In Indiana, Trump boasted of an endorsement — from Mike Tyson. “Mike said, ‘I love Trump. I endorse Trump.’ . . . I love it. He sent out a tweet. Mike. Iron Mike. You know, all the tough guys endorse me. I like that, okay?” It was not okay with Carly Fiorina — who said, “Sorry, I don’t consider a convicted rapist a tough guy.”
Whom does our culture side with? Whom does the GOP side with? Well, obviously.
With Trump’s nomination for president, the Republican party has been de-moralized. That’s a word I, and others, learned from Gertrude Himmelfarb, the historian. Societies sometimes become de-moralized. The moral element is undermined or evicted. Societies have to be re-moralized.
Over and over, Trump called Ted Cruz “Lyin’ Ted” and Marco Rubio “Little Marco.” His fans thrilled to that kind of thing. Yet Trump is a person who lies with ease. And though he may be tall, he often acts like a moral midget.
His rivals never called him “Demented Donald,” or “Disgusting Donald,” or “Dangerous Donald,” or something similar. How would that have gone over? Should you resist going low, when there is lowness around you?
Yes, of course. But you may not come up a winner (in the vote-getting sense).
What if Ted Cruz had accused Trump’s father of being connected to the Kennedy assassination? Would that have won him votes in key Indiana counties?
Trump is an expression of the tabloid culture. The Kardashian culture. The professional-wrestling culture. I think these are fine subcultures, to a degree — they add to the pageant of America. But the Republican party has put them at the center of politics: presidential politics.
I remember something from the Clinton/Lewinsky era. A Hollywood actor — I don’t recall which one — said (roughly), “That’s the way I behave. That’s what my buddies and I here do. I don’t want the president to do it.”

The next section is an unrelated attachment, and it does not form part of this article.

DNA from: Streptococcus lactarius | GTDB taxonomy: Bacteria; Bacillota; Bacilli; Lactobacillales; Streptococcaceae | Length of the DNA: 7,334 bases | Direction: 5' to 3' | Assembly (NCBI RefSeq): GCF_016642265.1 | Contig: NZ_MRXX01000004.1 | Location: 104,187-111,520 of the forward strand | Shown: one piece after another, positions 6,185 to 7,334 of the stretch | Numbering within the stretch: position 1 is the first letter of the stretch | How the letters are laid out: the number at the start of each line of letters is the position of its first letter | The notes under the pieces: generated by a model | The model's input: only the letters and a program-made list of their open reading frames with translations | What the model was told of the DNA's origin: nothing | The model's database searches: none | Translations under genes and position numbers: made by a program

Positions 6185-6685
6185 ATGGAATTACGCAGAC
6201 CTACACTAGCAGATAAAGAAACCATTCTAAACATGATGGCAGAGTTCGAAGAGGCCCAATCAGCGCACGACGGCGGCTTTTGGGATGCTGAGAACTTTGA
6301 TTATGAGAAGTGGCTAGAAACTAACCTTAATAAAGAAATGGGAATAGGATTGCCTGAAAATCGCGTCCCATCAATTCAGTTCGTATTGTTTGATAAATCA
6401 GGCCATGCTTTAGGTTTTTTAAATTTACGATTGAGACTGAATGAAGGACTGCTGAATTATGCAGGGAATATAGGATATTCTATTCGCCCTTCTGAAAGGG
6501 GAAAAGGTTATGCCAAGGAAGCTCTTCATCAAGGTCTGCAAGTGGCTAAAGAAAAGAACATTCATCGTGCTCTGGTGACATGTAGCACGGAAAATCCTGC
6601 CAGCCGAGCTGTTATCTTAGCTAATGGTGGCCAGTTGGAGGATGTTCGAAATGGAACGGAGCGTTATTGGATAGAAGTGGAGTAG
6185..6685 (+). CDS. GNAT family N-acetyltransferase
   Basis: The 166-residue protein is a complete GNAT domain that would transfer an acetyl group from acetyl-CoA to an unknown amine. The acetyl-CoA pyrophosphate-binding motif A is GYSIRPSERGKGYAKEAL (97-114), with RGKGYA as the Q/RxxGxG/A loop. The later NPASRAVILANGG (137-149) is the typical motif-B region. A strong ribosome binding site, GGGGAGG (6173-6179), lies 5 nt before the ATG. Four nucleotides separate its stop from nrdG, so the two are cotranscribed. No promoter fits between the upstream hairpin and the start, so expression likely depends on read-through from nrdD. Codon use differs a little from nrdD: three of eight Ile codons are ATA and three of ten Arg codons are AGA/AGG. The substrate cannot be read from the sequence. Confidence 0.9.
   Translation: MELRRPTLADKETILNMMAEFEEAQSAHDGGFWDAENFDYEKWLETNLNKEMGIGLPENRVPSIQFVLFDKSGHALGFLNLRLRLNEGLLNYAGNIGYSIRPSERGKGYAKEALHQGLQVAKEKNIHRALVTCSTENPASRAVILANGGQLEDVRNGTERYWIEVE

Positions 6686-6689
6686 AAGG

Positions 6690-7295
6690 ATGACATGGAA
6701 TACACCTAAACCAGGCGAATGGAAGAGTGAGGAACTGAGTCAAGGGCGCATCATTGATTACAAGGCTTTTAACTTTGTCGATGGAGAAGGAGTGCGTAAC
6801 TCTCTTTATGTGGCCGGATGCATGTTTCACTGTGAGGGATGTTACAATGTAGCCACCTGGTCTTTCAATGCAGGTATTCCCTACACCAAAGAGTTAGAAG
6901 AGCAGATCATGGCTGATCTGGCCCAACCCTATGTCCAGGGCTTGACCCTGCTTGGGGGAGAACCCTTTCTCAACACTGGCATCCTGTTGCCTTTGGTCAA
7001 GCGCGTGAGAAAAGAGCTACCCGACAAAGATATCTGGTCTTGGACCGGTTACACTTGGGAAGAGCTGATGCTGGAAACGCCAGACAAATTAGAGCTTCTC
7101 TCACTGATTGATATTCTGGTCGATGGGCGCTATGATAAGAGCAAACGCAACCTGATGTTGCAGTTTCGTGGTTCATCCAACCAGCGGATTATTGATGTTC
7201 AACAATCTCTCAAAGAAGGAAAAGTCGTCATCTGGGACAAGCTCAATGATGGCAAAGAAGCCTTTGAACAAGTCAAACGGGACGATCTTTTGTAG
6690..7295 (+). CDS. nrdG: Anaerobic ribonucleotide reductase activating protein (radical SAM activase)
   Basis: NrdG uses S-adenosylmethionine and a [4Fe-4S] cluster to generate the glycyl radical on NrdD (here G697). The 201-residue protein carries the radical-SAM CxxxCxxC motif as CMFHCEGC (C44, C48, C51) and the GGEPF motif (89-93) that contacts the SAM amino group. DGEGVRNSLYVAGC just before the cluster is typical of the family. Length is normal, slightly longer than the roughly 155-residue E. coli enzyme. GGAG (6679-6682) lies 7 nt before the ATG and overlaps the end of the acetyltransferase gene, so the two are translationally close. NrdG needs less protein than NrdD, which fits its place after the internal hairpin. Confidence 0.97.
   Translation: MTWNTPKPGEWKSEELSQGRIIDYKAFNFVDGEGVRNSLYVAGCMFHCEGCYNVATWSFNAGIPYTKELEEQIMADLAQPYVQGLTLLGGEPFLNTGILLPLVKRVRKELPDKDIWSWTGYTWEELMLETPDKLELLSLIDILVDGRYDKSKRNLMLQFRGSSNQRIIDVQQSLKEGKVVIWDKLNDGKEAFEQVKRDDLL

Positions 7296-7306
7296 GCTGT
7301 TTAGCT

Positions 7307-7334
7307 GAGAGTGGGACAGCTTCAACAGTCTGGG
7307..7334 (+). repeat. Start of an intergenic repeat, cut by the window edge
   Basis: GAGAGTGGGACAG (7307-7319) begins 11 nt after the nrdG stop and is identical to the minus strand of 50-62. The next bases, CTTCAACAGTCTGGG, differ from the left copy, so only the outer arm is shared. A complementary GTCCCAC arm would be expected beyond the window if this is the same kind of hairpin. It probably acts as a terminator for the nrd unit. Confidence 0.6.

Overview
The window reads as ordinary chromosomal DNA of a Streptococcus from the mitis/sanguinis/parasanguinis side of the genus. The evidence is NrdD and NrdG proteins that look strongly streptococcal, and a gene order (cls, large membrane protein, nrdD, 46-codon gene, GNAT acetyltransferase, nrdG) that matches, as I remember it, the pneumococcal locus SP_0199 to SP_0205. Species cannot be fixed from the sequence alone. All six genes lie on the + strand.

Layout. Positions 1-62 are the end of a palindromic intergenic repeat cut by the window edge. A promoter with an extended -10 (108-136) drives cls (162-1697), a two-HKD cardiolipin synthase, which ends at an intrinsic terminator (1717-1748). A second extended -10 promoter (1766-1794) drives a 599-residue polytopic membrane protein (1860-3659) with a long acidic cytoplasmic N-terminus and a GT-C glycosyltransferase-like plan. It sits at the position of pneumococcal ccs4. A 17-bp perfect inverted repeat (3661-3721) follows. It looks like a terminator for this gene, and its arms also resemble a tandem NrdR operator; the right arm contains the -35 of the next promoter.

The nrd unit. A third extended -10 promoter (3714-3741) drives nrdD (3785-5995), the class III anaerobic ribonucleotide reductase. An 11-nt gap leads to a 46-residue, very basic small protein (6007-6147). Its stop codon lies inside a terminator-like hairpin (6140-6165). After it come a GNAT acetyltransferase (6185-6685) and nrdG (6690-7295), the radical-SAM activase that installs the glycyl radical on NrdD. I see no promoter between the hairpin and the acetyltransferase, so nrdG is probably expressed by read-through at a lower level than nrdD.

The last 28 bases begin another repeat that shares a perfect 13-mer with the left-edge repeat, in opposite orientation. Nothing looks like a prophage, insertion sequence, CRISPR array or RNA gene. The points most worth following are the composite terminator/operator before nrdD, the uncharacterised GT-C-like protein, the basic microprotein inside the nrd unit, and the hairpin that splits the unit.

Donald Trump is now the face of the Republican party. He represents the party across America and on the world stage. He is now the “brand” of the GOP. You can always disown, so to speak, a congressman or governor. Every party has its clowns. But a presidential nominee is the human emblem of the party.
Many years ago, I worked in Washington, D.C., around a bunch of Democrats. They were often dismayed by Marion Barry. I delighted in referring to him as “the four-time mayoral nominee of your party.” I would point out that my party had nominated honorable alternatives, but the voters had always picked their nominee, the Democrat.
This bothered them (and shame on me for being mischievous).
The GOP is now a party that thinks that Donald J. Trump ought to be president of the United States. That is not a party I could belong to. Politics is constant flux, and so is the world. Flux, flux, flux. I tend not to like it much. One of the reasons I’m a conservative, I guess!
“For things to remain the same, everything must change,” wrote Lampedusa. I loved that book when I was a student. (The Leopard.) But I’ve never been sure what that wise-sounding phrase actually means. Time to find out, no doubt.
Anyway, to be continued …